Playoff football has arrived and, for us real football fans who like defense, it couldn’t come soon enough. Consider that throughout the course of the regular season, the flag for defensive pass interference had come out just about once per game while a flag for defensive holding had come out just .67 times per game? Let me ask, which one is more detrimental to an offense?
All in all, it made for a painful product, at times, that led to complaint after complaint from wide receivers crying for calls and let mediocre offenses (Baltimore, Dallas etc.) put up huge numbers. But in the first week of the playoffs, that truth couldn’t be further from reality.
I watched these games closely and noticed that a significant amount of contact was being allowed as opposed to the regular season. To double check myself, I looked through the play-by-play for each game and, wouldn’t you know it, the defensive pass interference was called just one time in 295 pass attempts.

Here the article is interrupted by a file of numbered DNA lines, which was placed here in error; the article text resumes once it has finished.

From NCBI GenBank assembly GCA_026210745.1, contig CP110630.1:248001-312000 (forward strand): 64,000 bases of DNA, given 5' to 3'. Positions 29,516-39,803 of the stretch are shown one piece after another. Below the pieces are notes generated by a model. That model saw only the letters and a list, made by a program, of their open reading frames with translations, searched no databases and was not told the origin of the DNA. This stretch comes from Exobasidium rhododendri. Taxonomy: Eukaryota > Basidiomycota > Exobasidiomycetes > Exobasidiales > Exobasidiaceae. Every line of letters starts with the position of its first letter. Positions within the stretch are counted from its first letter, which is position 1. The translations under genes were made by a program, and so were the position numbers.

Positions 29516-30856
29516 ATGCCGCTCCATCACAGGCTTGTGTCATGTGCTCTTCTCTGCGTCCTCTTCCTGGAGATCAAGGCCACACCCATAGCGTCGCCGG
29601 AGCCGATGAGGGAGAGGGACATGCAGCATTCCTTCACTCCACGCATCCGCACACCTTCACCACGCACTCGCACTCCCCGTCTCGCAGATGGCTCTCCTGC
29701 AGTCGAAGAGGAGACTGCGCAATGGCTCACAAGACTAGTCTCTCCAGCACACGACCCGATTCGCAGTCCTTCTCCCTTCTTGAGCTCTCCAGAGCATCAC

One pass interference in four games is equivalent to .25 defensive pass interference calls per game, which is down 75 percent of what it was called throughout the regular season. Instead of pass interference, the refs opted to go with defensive holding more as that was called once per game.
The NFL got the memo and I’m so glad they did. The one-and-done nature of the NFL playoffs just isn’t as compelling unless you let both sides of the ball play. The thing is, it didn’t even affect the average scoring so why can’t we do this all season long?
On average, the eight teams that played yesterday scored 26 points per game during the 2013 regular season. In the Wild Card round of the playoffs, the average score for those eight teams was 27.3. The scoring remained consistent on average as it pertains to those teams and even went up a little bit. When you don’t over-officiate games, the scoring stays the same and the better team wins more often than not.
The answer to my question earlier is defensive pass interference is by far more detrimental. I’ll take a flag for defensive holding all day because it’s only five yards, but it also benefits the offense as their awarded a first down. The problem is calling pass interference with every little bit of contact and awarding seldom caught jump balls a 40 yard penalty over touch fouls.
I’m happy in what I noticed in the Wild Card round and I hope the trend continues. Until then, we can be guaranteed to see the 49ers and every other offense jump around and putting their hands up after every pass attempt. It’s a culture that needs to be rid in the NFL and it’s annoying.